Jay Leno commented that, “Right now 33 percent of the government is doing absolutely nothing, which is not bad considering that before the shutdown 80 percent wasn’t doing anything.”
And Jimmy Fallon noted, “President Obama had an hour-long meeting with Republicans and Democrats, but they were still unable to end the government shutdown situation. So don't worry — while the shutdown is putting people out of work and costing taxpayers millions of dollars, lawmakers did spend a whole hour trying to fix it.”
Perhaps more on-the-mark is a letter making the rounds on social media, purportedly from a disappointed Braves fan writing to his congressman expressing his disappointment about the Braves losing their division to the Dodgers, “a bunch of California liberals!”
He complains that just because the Braves couldn’t score enough runs, the Dodgers refuse to relinquish the NLDS title, or even discuss it — a situation he calls unsportsmanlike and un-American.
The writer calls on his congressman to outlaw baseball until the Dodgers cave.
“And if that means the country will be deprived of its national pastime — well, the Dodgers will have only themselves to blame.”
It’s a clever analogy to the current state of our federal government, and it’s a healthy part of our national psyche that we can see humor in the outrageous.
Politicians have learned that they should never let a crisis go to waste in trying to score political advantage for their issues, and they’ve become skilled in creating crises around deadlines to score points and try to force compromises.
If hardball political stunts only affected other politicians, we could say it’s just part of the game and move on. But the inconveniences and uncertainties created by the shutdown affect innocent people in any number of ways — people who go to work and get their jobs done and wonder why their congressmen can’t do the same thing.
It’s bad enough that people who planned their vacations around visiting national parks and monuments were dashed by the reality created by political strategists. In our own area, we’ve seen Head Start operations stopped. That created headaches for parents, confusion for kids and uncertainty for employees about whether they will be able to pay their bills.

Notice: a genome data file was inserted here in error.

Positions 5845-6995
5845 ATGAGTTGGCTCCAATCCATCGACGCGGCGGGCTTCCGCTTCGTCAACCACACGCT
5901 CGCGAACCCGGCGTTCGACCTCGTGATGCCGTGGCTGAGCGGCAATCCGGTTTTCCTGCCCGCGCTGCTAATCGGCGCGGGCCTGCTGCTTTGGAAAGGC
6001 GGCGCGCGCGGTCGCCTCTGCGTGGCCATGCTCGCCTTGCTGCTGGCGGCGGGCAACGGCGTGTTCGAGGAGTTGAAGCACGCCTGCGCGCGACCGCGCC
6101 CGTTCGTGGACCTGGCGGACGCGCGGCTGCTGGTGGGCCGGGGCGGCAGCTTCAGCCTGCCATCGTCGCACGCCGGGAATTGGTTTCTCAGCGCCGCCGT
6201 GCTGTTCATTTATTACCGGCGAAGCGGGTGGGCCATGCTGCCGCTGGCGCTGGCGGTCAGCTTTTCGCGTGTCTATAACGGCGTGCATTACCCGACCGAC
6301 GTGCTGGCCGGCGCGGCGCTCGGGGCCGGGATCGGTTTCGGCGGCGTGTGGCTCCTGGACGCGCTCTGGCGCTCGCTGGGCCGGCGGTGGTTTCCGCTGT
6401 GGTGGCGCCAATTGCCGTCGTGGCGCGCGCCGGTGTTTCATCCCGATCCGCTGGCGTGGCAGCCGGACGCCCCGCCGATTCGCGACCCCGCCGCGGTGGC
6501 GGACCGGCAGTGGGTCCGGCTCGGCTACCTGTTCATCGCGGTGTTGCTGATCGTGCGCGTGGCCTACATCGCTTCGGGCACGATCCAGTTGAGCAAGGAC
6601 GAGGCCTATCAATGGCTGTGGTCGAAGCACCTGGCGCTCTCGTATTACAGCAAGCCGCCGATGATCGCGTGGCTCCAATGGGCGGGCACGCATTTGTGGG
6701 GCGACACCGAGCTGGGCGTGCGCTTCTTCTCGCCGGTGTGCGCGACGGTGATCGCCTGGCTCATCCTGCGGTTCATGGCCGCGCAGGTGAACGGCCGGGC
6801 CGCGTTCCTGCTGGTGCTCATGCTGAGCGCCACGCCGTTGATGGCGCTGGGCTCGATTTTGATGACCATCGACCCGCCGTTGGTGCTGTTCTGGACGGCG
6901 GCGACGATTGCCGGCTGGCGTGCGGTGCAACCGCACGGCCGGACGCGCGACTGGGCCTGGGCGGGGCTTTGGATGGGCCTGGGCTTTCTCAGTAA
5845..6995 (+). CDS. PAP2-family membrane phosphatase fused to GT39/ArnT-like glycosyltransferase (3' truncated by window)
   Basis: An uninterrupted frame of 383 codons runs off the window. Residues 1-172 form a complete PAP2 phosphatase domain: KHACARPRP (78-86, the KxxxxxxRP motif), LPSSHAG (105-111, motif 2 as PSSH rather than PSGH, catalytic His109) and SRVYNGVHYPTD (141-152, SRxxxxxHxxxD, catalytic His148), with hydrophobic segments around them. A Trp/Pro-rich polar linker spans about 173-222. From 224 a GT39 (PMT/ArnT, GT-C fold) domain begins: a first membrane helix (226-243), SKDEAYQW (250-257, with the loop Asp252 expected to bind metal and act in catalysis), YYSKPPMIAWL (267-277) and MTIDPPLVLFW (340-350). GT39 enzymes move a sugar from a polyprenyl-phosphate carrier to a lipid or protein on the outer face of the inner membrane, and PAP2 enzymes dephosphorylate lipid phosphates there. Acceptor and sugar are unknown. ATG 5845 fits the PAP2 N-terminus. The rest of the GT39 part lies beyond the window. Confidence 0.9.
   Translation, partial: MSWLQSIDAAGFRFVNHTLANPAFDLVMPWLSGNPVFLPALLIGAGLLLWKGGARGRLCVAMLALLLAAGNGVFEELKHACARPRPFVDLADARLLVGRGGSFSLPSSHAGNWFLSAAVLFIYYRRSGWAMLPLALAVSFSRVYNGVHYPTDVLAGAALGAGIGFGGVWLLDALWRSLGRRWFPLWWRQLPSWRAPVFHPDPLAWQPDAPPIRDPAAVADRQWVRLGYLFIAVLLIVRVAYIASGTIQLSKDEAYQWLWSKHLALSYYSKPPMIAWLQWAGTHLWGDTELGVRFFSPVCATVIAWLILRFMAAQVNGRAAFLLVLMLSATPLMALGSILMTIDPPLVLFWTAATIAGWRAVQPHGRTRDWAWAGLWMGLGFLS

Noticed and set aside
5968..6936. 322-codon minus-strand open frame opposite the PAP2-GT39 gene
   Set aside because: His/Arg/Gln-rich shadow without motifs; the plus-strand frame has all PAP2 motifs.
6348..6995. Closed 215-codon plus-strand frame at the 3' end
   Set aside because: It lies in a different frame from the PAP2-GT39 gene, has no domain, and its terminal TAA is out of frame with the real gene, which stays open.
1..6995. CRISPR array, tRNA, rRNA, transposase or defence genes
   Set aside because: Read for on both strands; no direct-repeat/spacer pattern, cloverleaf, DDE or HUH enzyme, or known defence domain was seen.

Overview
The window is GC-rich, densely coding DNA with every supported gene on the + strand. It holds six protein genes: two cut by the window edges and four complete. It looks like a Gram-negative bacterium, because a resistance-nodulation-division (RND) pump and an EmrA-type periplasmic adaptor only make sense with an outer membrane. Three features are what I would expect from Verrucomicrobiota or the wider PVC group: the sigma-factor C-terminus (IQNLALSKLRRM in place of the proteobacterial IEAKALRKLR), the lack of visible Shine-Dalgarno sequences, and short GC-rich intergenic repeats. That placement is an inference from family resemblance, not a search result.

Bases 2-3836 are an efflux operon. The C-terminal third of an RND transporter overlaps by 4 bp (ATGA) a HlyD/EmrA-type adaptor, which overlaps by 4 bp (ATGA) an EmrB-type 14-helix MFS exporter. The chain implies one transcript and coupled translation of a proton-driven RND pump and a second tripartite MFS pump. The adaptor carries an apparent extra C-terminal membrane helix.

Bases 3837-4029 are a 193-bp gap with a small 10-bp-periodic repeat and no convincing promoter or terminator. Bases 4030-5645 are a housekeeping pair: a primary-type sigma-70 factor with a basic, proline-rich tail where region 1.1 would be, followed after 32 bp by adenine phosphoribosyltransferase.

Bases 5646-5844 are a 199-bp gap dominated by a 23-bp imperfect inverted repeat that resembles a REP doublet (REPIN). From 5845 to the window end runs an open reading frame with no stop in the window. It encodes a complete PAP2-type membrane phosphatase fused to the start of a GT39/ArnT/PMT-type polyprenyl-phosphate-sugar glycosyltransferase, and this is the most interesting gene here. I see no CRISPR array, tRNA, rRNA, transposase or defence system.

Critical government services are continuing, but it seems every day we hear new stories about Americans being hurt by the shutdown. Employees at restaurants and hotels near national parks are losing income, and unlike federal employees, they can’t expect to be paid retroactively once the disputes in Washington are settled. Aircraft and parts aren’t being sold because of FAA paperwork that can’t be completed due to furloughs. Analysis and warning information about a salmonella outbreak has likely been delayed because of reduced staffing at the CDC. Government contractors face uncertainties about meeting expenses and payrolls.
The shutdown over the budget is just one step before the next crisis, over raising the debt limit.
It all creates uncertainty and tension in the public, and an atmosphere that works against investment, spending and business expansion. That hurts our economy, hurts the market for stocks and bonds, and hurts our government and our economy internationally.
At a time when our nation is still working its way out of the worst economy since the Great Depression, this kind of reckless governance has the potential to set us back. And that’s no laughing matter.